Our directors and officers are indemnified by our bylaws against amounts actually and necessarily incurred by them in connection with the defense of any action, suit or proceeding in which they are a party by reason of being or having been directors or officers of the Company. Our certificate of incorporation provides that none of our directors or officers shall be personally liable for damages for breach of any fiduciary duty as a director or officer involving any act or omission of any such director or officer. Insofar as indemnification for liabilities arising under the Securities Act of 1933, as amended, may be permitted to such directors, officers and controlling persons pursuant to the foregoing provisions, or otherwise, we have been advised that in the opinion of the Securities and Exchange Commission such indemnification is against public policy as expressed in the Securities Act and is, therefore, unenforceable.

 

In the event that a claim for indemnification against such liabilities, other than the payment by us of expenses incurred or paid by such director, officer or controlling person in the successful defense of any action, suit or proceeding, is asserted by such director, officer or controlling person in connection with the securities being registered, we will, unless in the opinion of counsel the matter has been settled by controlling precedent, submit to a court of appropriate jurisdiction the question whether such indemnification by it is against public policy as expressed in the Securities Act and will be governed by the final adjudication of such issue.

 

LEGAL MATTERS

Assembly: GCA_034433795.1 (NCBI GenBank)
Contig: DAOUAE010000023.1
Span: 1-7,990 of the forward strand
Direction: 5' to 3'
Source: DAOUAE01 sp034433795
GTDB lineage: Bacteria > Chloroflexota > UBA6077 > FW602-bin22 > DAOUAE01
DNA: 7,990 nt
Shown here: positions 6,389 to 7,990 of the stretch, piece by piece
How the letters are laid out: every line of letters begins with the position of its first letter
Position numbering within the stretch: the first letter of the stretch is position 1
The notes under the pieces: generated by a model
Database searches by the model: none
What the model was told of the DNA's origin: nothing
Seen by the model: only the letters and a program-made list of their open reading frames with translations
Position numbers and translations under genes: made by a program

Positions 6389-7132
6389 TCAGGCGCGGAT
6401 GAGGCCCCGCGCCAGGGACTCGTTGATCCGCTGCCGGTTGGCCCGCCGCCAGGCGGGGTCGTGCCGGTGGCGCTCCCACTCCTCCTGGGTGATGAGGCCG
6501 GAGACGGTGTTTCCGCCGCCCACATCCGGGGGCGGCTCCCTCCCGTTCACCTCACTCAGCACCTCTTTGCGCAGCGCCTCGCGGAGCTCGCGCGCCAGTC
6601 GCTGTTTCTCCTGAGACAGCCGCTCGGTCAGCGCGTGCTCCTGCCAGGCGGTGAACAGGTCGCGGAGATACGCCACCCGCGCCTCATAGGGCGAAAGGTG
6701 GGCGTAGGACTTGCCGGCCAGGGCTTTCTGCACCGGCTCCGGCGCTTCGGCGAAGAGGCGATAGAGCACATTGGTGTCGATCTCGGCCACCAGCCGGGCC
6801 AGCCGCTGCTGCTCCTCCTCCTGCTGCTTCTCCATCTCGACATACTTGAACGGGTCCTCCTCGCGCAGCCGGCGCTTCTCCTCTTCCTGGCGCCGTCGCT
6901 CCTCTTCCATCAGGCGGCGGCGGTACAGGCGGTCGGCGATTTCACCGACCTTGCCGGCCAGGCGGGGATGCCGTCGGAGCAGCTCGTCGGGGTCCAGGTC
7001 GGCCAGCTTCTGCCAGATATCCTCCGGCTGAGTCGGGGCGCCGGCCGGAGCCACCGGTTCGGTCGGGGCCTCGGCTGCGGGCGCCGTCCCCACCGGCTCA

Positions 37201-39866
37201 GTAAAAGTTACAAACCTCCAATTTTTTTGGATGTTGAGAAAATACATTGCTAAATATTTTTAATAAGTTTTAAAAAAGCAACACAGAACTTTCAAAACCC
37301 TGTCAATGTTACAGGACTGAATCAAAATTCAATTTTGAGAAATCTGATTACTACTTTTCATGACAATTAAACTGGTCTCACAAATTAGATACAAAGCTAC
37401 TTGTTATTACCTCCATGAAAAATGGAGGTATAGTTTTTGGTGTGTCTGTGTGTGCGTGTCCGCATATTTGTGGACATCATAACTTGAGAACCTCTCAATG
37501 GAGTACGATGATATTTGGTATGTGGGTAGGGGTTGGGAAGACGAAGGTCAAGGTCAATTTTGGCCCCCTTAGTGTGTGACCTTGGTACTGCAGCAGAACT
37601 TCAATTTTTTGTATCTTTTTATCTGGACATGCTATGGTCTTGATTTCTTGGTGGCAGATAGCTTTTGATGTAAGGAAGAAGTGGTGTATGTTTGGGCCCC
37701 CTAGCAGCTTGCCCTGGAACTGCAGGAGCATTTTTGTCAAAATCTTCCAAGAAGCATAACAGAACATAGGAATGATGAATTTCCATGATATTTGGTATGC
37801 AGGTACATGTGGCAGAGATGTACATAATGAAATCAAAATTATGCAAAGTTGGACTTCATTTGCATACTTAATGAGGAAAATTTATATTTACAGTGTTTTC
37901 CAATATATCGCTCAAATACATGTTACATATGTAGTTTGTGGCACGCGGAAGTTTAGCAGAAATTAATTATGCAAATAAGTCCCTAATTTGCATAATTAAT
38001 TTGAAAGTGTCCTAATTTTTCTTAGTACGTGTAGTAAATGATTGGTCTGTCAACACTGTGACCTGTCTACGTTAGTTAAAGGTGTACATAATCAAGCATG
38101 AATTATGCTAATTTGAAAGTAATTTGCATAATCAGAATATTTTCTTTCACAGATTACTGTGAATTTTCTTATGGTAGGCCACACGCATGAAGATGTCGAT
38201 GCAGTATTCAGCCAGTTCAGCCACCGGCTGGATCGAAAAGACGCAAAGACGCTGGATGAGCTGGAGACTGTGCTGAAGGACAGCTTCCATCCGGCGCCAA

The validity of the shares offered hereby will be passed upon for us by Sichenzia Ross Friedman Ference LLP, 61 Broadway, New York, New York 10006.

 

EXPERTS

 

 The consolidated balance sheets of Advanced Cell Technology, Inc. as of December 31, 2011 and 2010 and the related consolidated statements of operations, stockholders’ deficit, and cash flows for each of the three years in the period ended December 31, 2011, included in this registration statement on Form S-1, have been audited by SingerLewak LLP, an independent registered public accounting firm, as stated in their report appearing with the financial statements. These financial statements are included in reliance upon the report of SingerLewak LLP given upon their authority as experts in accounting and auditing.

 

68
 

 

Report of Independent Registered Public Accounting Firm

 

To the Board of Directors and Stockholders

Advanced Cell Technology, Inc. and subsidiary

 

We have audited the accompanying consolidated balance sheets of Advanced Cell Technology, Inc. and subsidiary as of December 31, 2011 and 2010, and the related consolidated statements of operations, stockholders’ deficit and cash flows for each of the three years in the period ended December 31, 2011. These financial statements are the responsibility of the Company's management. Our responsibility is to express an opinion on these financial statements based on our audits.

 

We conducted our audits in accordance with the standards of the Public Company Accounting Oversight Board (United States). Those standards require that we plan and perform the audit to obtain reasonable assurance about whether the financial statements are free of material misstatement. An audit includes examining, on a test basis, evidence supporting the amounts and disclosures in the financial statements. An audit also includes assessing the accounting principles used and significant estimates made by management, as well as evaluating the overall financial statement presentation. We believe that our audits provide a reasonable basis for our opinion.

 

In our opinion, the consolidated financial statements referred to above present fairly, in all material respects, the financial position of Advanced Cell Technology, Inc. and subsidiary as of December 31, 2011 and 2010, and the results of their operations and their cash flows for each of the three years in the period ended December 31, 2011, in conformity with U.S. generally accepted accounting principles.

 

/s/ SingerLewak LLP

SingerLewak LLP

 

Los Angeles, California

March 1, 2012

 

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ADVANCED CELL TECHNOLOGY, INC. AND SUBSIDIARY

CONSOLIDATED BALANCE SHEETS